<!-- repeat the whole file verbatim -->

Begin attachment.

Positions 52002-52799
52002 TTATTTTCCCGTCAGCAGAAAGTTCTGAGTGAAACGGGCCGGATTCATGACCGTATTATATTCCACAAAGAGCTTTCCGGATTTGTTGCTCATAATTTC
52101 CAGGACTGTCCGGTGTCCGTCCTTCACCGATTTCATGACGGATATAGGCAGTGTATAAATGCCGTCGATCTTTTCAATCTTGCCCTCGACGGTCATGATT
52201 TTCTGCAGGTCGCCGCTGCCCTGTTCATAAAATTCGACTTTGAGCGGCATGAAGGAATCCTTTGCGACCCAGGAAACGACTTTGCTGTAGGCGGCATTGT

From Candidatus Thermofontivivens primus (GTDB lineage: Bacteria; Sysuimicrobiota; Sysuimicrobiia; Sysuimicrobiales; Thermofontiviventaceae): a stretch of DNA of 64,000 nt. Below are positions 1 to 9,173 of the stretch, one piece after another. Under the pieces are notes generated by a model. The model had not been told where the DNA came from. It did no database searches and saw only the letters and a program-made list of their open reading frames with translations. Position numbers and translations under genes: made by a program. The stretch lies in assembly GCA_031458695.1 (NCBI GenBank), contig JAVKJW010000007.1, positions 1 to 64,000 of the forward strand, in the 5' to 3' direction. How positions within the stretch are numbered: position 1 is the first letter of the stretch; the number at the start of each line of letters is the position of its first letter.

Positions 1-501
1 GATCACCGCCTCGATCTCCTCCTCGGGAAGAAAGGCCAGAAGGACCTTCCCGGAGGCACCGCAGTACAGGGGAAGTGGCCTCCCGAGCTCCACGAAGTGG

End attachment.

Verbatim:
Positions 52002-52799
52002 TTATTTTCCCGTCAGCAGAAAGTTCTGAGTGAAACGGGCCGGATTCATGACCGTATTATATTCCACAAAGAGCTTTCCGGATTTGTTGCTCATAATTTC
52101 CAGGACTGTCCGGTGTCCGTCCTTCACCGATTTCATGACGGATATAGGCAGTGTATAAATGCCGTCGATCTTTTCAATCTTGCCCTCGACGGTCATGATT
52201 TTCTGCAGGTCGCCGCTGCCCTGTTCATAAAATTCGACTTTGAGCGGCATGAAGGAATCCTTTGCGACCCAGGAAACGACTTTGCTGTAGGCGGCATTGT

From Candidatus Thermofontivivens primus (GTDB lineage: Bacteria; Sysuimicrobiota; Sysuimicrobiia; Sysuimicrobiales; Thermofontiviventaceae): a stretch of DNA of 64,000 nt. Below are positions 1 to 9,173 of the stretch, one piece after another. Under the pieces are notes generated by a model. The model had not been told where the DNA came from. It did no database searches and saw only the letters and a program-made list of their open reading frames with translations. Position numbers and translations under genes: made by a program. The stretch lies in assembly GCA_031458695.1 (NCBI GenBank), contig JAVKJW010000007.1, positions 1 to 64,000 of the forward strand, in the 5' to 3' direction. How positions within the stretch are numbered: position 1 is the first letter of the stretch; the number at the start of each line of letters is the position of its first letter.

Positions 1-501
1 GATCACCGCCTCGATCTCCTCCTCGGGAAGAAAGGCCAGAAGGACCTTCCCGGAGGCACCGCAGTACAGGGGAAGTGGCCTCCCGAGCTCCACGAAGTGG